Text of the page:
So you’ve got your vast expanse of wooden flooring all laid down, the minimalist look is fab, why on earth would you want to cover up bits of it with rugs?
Well, to be honest, you might not, at least initially. Not only does a wood floor look good but it’s easier to clean than carpet, one of the reasons it’s so popular these day.
Reasons to use rugs
But not everyone is after that clean, clinical look, and rugs are an easy and cheap way of dropping a style statement here and there. It’s not just that either. There are four reasons why you might want to use rugs on wooden floors:
Adding a bit of style and colour
Protecting the wood from furniture and other damage
Warmth and insulation
Style and colour
Rugs are a great way of imprinting a home with a bit of your own personality. Being relatively cheap you can change them around too, perhaps have darker, bolder colours for the summer months and lighter colours to counteract the darkness of winter.
You can move rugs around easily to suit a change of season or mood, or just to freshen things up a little, whereas with carpet you’re pretty much stuck with what you’ve got.
If you change your furniture, perhaps get a new sofa or dining set, then a change of rug is all you need to unite the new furniture with other colours in the room.
Rugs suit rentals
Rugs are particularly useful if you’re in rented accommodation and having to move quite frequently. A few rugs are relatively easy to roll up and carry from house to house.
With so many rental properties going for the almost bleached light wood and cream walls look, rugs present an easy way to add a splash of colour.
It also means that if you find yourself in a property with a more delicate wooden floor, perhaps a cheap laminate, then you can use your rugs to protect the floor from damage and get more of your deposit back when you move on.
Protecting wooden flooring
This brings us neatly to our second point, using rugs to protect the floor. Now, one of the selling points of wooden flooring is that it is resilient to minor damage.
In fact the minor scuffs and scrapes on a real wood floor are considered by most aficionados to be part of the appeal and character of a wooden floor. Even if it sustains hard knocks it can be repaired, usually by rubbing down and refinishing.
But this is not so true of laminates and particularly cheap boards. If the boards are mainly coloured MDF with a thin wood or plastic wood-effect layer on top, then chips and deep scratches can leave that coloured MDF layer showing through.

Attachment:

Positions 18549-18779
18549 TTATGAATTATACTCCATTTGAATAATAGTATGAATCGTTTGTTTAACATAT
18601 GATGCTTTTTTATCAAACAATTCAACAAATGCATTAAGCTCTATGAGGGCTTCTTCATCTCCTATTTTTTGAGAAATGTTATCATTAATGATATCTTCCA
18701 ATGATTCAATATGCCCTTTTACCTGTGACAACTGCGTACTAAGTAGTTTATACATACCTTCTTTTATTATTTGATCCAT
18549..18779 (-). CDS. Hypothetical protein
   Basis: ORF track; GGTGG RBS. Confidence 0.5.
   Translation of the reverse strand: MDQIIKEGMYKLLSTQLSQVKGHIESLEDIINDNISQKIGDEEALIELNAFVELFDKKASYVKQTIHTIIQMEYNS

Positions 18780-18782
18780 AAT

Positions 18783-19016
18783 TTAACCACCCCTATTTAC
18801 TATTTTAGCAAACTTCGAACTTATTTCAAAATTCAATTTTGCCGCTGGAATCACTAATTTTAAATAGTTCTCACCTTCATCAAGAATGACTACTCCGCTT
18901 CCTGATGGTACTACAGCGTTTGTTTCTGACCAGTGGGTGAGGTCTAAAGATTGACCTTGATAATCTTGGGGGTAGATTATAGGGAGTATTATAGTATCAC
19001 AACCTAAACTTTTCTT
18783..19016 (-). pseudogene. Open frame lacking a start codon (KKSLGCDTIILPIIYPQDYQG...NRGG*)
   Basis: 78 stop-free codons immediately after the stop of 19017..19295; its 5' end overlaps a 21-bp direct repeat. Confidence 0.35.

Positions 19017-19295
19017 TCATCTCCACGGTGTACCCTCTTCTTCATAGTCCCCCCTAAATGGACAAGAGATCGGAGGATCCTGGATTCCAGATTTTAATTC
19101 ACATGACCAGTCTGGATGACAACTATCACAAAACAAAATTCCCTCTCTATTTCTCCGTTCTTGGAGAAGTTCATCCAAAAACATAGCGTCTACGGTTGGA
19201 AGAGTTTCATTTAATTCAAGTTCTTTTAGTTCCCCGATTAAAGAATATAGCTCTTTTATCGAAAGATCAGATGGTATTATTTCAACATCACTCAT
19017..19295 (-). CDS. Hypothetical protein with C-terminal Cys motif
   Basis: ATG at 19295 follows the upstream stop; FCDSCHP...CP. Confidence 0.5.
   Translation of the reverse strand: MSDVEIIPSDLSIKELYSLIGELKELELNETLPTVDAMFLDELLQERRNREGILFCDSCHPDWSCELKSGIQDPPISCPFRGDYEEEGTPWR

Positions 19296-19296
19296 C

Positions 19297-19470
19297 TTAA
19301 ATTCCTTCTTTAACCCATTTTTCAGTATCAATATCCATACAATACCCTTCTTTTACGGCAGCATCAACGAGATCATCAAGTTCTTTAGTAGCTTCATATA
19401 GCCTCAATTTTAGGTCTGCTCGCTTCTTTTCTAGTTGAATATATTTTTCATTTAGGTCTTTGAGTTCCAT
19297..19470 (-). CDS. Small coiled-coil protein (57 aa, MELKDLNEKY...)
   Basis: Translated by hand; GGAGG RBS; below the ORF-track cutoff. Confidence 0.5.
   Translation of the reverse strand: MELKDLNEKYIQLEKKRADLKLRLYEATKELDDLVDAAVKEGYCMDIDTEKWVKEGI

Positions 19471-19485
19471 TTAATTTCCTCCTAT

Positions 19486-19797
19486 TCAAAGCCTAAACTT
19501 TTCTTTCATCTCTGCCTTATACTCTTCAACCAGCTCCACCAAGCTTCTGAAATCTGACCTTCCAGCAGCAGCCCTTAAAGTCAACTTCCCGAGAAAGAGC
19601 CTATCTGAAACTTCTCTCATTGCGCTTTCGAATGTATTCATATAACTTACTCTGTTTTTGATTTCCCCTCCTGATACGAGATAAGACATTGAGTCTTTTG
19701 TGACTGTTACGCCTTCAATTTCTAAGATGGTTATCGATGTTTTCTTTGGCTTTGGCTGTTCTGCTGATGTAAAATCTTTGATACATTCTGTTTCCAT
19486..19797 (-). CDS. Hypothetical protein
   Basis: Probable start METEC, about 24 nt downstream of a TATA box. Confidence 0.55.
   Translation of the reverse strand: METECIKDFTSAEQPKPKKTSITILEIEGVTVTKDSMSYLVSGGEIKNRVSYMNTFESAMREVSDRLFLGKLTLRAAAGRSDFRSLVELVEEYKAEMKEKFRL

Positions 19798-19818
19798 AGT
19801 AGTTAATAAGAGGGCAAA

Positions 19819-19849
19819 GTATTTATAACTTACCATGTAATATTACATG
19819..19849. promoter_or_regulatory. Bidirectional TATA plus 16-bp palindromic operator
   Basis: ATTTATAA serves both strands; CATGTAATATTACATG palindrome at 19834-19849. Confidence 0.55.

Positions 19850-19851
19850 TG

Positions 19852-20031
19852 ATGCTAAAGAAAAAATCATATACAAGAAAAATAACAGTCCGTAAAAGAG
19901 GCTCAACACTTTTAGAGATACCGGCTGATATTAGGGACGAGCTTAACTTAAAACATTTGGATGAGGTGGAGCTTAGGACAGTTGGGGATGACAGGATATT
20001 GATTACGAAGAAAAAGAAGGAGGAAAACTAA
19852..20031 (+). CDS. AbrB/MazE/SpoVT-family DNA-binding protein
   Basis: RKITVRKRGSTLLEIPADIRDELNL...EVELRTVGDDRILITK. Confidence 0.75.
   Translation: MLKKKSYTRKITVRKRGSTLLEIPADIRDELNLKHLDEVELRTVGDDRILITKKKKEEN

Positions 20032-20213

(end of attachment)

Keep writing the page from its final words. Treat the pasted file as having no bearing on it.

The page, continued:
Sometimes this happens when a corner of the laminate is damaged when it is being fitted and later comes away, on other occasions it can be if something sharp is dropped on the floor.
For all of these reasons it might be worth putting rugs down on the floor at the areas where there will be heavy traffic.
Or perhaps if there’s a risk of cutlery being dropped on the floor from a table, putting a large rug in the dining room will prevent that from causing real damage.
One of the major drawbacks of wooden flooring, although it affects neighbours more than the people living with it, is noise. The problem is particularly bad in apartments and flats where the noise is transferred to flats underneath.
The noise problem, which is mainly from shoes but can also be from other sounds being reflected and amplified by the floor, can be controlled to some extent by putting down a thick underlay under the wooden floor.
But if the floor’s already been installed then it’s unlikely you’re going to want to do that.
Many families find that the wooden floor is great until children come along and then suddenly the increased noise level from the wooden floor makes it harder to keep young children asleep.
Although not as cold as stone or tiled floors, there’s no denying that wooden floors are colder than carpet. Again the insulation layer below the laminate or wood can make a difference, but unless you’re lucky enough to have underfloor heating, rugs are a cheap and effective way of making the floor warm underfoot.
Of course rugs aren’t going to make a massive difference to the temperature in a room unless you completely cover the floor with them, but they will definitely help.
There is, of course, one big problem with rugs on wooden floors, or in fact any solid, smooth floor, and that’s the slipping problem. Rugs will slide at the slightest provocation on a polished wood floor and it’s vital that steps are taken to prevent this.
There are two methods that are in common use, mats that cover the whole of the rug area and anti-slip sprays. Backing mats come in a range of sizes, or can be cut to fit the rug exactly, and work well on wooden floors.
The anti-slip sprays apparently work very well too. Although no-one quite knows how they work, reviews on websites are unanimously positive about their effectiveness and equally confused by how they do it!
Although it might at first glance seem odd to cover up a wooden floor with rugs, there are good reasons to do so. There is no compulsion to do so though, just assess your needs and the way you use your home, and then put rugs down if you think they are the right choice for you.